Historic Richmond Town

From Wikipedia, the free encyclopedia
Jump to: navigation, search
The Third County Courthouse (1837) or former Richmond County Courthouse, on the grounds of Historic Richmond Town[1]
Two restored structures on the grounds of Historic Richmond Town: a relocated c. 1860 outhouse or privy, and a c. 1830-1860 Carpenter Shop reconstruction.[1]
Eltingville Store/Print Shop, c.1860, relocated from Eltingville[1]
The Britton Cottage, c. 1670 with additions c. 1755, 1765, 1800. Relocated from New Dorp.[1]
Treasure House c.1700; additions c.1740, 1790, 1860[1]

Historic Richmond Town is a living history village and museum complex in the neighborhood of Richmondtown, Staten Island, in New York City. It is located near the geographical center of the island, at the junction of Richmond Road and Arthur Kill Road.[2]

It was formerly a county seat and commercial center which included the former courthouse of Richmond County, coterminous with the borough of Staten Island. The site also contains other former commercial and governmental buildings, as well as farm buildings and homes, some of which were relocated from other parts of Staten Island. Historic Richmond Town is a village comprising over 30 historic buildings and sites dating from the late 17th to the early 20th Century. Decker Farm, located about one mile from the center of Historic Richmond Town, features a farm stand and seasonal activities such as pumpkin picking.


The creation of Historic Richmond Town was the joint effort of many Staten Islanders, led by the vision of local historians and preservationists: Loring McMillen, William T. Davis and local banker David L Decker. Fueled by the same depression-era passion for historic preservation which resulted in the creation of Colonial Williamsburg, these men helped create a testament to Staten Island's rich history in an era of rapid development and urban sprawl.

Established in 1958, Historic Richmond Town is a joint project of the Staten Island Historical Society, an independent nonprofit cultural organization, and the City of New York, which owns the land and the buildings and supports part of its operations with public funds from the Department of Cultural Affairs. The purpose of this museum village is to make visitors feel as if they are living in the 19th century. Visitors are able to have a first hand experience of what Historic Richmond Town once was.

Historic Richmond Town holds a lot of history dating back to the 18th century. People who lived in Richmond Town were mostly of Dutch, English, or French descent. The most common jobs were blacksmiths, shoemakers, and other types of craftsmanship. You can still visit these once worked in shops to see how they made a living back then. British troops were stationed in Richmond Town during the American Revolution.

Current setting[edit]

The village area occupies 25 acres (100,000 m2) of a 100-acre (0.40 km2) site with 15 restored buildings. Anyone who comes to Historic Richmond Town has an opportunity to experience the lifestyle of a 300-year old colonial-era community. The two churches located outside the village are St. Andrew's Episcopal and St. Patrick's RC. A third church, the Reformed Dutch Church of Richmond, was demolished.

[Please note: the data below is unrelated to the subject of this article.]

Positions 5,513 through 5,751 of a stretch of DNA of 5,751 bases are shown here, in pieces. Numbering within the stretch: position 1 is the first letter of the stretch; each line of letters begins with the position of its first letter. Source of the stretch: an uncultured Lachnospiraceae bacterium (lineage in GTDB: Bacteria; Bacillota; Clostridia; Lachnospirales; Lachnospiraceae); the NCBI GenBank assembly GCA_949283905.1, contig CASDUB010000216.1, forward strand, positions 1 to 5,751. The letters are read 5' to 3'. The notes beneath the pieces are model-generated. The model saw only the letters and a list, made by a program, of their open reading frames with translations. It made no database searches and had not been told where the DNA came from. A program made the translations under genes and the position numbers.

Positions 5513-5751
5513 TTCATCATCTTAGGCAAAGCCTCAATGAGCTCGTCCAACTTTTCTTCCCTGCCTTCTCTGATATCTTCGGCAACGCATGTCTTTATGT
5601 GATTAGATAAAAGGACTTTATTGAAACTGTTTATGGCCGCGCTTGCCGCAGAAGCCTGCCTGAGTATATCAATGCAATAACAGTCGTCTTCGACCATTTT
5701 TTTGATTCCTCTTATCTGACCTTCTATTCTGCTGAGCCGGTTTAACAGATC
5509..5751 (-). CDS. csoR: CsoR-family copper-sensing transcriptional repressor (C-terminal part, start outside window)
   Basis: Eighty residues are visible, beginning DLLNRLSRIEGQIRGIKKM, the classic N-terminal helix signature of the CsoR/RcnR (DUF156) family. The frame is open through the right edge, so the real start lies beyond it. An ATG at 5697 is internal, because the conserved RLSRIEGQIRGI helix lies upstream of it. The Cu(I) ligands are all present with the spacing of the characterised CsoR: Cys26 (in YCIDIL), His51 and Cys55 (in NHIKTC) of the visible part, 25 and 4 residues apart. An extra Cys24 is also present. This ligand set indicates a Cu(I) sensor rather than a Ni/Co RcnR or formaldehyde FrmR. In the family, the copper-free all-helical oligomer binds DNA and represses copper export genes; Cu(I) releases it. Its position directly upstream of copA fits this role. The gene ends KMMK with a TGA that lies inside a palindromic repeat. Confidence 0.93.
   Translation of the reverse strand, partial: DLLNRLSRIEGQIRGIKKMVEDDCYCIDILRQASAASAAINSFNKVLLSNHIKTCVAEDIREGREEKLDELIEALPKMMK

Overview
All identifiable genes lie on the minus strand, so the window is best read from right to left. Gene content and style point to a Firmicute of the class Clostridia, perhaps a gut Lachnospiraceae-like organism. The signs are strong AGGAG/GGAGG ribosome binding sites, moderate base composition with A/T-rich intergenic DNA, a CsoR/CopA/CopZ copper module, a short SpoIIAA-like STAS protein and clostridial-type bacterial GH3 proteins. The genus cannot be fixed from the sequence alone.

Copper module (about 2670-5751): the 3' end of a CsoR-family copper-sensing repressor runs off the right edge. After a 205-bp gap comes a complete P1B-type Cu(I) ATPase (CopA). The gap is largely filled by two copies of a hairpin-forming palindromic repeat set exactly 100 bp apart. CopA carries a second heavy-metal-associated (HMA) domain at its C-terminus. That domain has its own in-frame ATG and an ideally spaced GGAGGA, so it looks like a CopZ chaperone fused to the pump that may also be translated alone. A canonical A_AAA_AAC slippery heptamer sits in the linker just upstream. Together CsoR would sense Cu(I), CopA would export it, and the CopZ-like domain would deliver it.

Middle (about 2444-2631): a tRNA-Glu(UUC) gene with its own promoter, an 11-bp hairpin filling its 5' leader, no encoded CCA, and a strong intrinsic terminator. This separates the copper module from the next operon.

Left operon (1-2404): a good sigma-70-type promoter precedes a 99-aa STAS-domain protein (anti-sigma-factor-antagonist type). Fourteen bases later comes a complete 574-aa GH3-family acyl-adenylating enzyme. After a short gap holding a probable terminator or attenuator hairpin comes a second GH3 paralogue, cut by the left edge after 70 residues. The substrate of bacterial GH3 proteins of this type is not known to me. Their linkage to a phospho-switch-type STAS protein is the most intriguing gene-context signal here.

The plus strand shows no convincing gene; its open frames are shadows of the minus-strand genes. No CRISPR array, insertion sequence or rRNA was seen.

The Voorlezer's House, dating to c. 1695 is the oldest exhibit as well as the oldest standing elementary school in the United States. Another exhibit to see is the Guyon-Lake-Tysen House, a Dutch Colonial farmhouse dating to c. 1740. The Christopher House, a restoration-in-progress which dates to c. 1720, features the only functioning jambless fireplace in New York City. Among the many structures are outstanding examples of Dutch Colonial and Greek revival architecture, such as The Stephens-Black House, The John Bennett House, The Britton Cottage, the Crocheron House, the Boehm House, the Treasure House, and much more.

Year-round, visitors to the village may take a guided tour of the various homes and shops once lived in by real Staten Islanders of the past. Many of these houses are fully furnished and restored to a specific period of interpretation, some are in the process of being restored and are not yet open to the public. While Historic Richmond Town is no longer a year-round living history museum (as it was briefly in the 1980s), demonstrations of historic trades, crafts, and basic household activities by costumed museum interpreters take place during certain special events throughout the year and on a regular basis by reservation for visiting school groups. Special events that are open to the public include the Richmond County Fair, quilting classes, Tavern Concerts, Pumpkin Picking at Decker Farm (October), English Country Dancing, Old Home Day, Candlelight Tours, Traditional Dinners, and the Summer Apprenticeship Program.

In popular culture[edit]

Historic Richmond Town is featured prominently in the documentary A Walk Around Staten Island with David Hartman and Barry Lewis. The documentary which profiles the history and culture of Staten Island premiered on December 3, 2007 on PBS member station WNET, and can be seen in its entirety on the companion Web site [1].

Getting there[edit]

Richmondtown can be reached via public transportation by taking the S74 Arthur Kill Road bus from the St. George Ferry Terminal. The ride from the ferry terminal takes about 37 minutes.[3] The S54 Manor Road bus provides local service weekdays.

See also[edit]


  1. ^ a b c d e http://historicrichmondtown.org/village-map
  2. ^ http://www.historicrichmondtown.org
  3. ^ http://mta.info/

External links[edit]

Coordinates: 40°34′17″N 74°08′45″W / 40.571294°N 74.145814°W / 40.571294; -74.145814